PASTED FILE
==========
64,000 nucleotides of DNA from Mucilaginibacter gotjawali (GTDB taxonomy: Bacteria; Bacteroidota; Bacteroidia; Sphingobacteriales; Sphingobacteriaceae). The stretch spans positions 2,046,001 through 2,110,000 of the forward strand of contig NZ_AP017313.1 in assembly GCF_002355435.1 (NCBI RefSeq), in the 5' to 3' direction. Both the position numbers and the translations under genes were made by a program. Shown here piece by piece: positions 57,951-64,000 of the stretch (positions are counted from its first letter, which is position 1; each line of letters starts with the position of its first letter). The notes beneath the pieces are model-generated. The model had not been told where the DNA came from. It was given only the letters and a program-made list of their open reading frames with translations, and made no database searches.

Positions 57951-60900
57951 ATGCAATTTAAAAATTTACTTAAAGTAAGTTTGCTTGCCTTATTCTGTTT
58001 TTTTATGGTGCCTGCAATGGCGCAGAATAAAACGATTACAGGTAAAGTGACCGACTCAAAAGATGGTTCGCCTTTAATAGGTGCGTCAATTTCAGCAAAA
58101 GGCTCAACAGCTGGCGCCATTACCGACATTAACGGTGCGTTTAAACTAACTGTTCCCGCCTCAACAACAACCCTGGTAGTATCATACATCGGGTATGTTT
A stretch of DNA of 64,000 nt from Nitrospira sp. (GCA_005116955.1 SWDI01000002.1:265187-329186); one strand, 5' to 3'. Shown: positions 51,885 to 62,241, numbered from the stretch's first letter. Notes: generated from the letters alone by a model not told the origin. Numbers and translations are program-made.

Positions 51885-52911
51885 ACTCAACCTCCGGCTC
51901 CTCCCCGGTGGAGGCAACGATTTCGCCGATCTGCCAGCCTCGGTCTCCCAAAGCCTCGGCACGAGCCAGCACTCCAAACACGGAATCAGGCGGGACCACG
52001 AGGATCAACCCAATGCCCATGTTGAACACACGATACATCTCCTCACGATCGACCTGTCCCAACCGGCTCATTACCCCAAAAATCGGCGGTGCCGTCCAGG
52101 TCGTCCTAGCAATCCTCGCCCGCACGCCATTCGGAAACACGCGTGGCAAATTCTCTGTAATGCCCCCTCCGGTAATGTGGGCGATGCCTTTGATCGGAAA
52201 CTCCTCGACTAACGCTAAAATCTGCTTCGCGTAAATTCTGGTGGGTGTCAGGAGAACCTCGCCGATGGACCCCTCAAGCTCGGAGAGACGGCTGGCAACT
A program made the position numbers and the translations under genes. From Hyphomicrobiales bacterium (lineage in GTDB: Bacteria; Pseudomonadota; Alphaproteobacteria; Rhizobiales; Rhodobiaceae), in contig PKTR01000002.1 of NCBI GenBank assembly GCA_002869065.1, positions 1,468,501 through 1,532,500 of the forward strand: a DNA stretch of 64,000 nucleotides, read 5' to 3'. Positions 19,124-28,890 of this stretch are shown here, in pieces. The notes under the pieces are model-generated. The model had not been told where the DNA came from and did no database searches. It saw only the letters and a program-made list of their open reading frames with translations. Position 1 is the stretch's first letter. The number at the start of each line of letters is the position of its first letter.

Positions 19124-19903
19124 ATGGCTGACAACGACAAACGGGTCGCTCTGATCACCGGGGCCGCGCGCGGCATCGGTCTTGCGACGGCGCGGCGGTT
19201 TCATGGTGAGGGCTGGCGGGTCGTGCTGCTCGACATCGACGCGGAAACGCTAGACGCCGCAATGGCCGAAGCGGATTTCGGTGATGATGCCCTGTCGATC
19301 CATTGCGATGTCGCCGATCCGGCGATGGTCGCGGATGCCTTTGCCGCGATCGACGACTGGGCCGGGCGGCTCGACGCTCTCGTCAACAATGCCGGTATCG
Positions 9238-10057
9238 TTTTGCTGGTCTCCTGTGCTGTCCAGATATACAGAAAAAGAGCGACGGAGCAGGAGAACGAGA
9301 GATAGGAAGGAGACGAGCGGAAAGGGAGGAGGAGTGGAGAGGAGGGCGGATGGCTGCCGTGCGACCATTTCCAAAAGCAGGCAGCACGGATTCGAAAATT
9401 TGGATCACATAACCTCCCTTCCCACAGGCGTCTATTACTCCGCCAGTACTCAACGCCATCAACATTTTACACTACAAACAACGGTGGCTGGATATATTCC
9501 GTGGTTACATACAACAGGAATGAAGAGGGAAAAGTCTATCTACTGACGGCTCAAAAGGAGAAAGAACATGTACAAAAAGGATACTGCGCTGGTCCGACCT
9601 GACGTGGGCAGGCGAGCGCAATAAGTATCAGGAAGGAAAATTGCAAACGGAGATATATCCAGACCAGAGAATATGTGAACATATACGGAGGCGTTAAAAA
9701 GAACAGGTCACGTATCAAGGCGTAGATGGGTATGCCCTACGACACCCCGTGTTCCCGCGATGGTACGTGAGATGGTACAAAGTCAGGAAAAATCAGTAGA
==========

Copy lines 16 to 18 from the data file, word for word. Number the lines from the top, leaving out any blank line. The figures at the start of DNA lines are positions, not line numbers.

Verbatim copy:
19201 TCATGGTGAGGGCTGGCGGGTCGTGCTGCTCGACATCGACGCGGAAACGCTAGACGCCGCAATGGCCGAAGCGGATTTCGGTGATGATGCCCTGTCGATC
19301 CATTGCGATGTCGCCGATCCGGCGATGGTCGCGGATGCCTTTGCCGCGATCGACGACTGGGCCGGGCGGCTCGACGCTCTCGTCAACAATGCCGGTATCG
Positions 9238-10057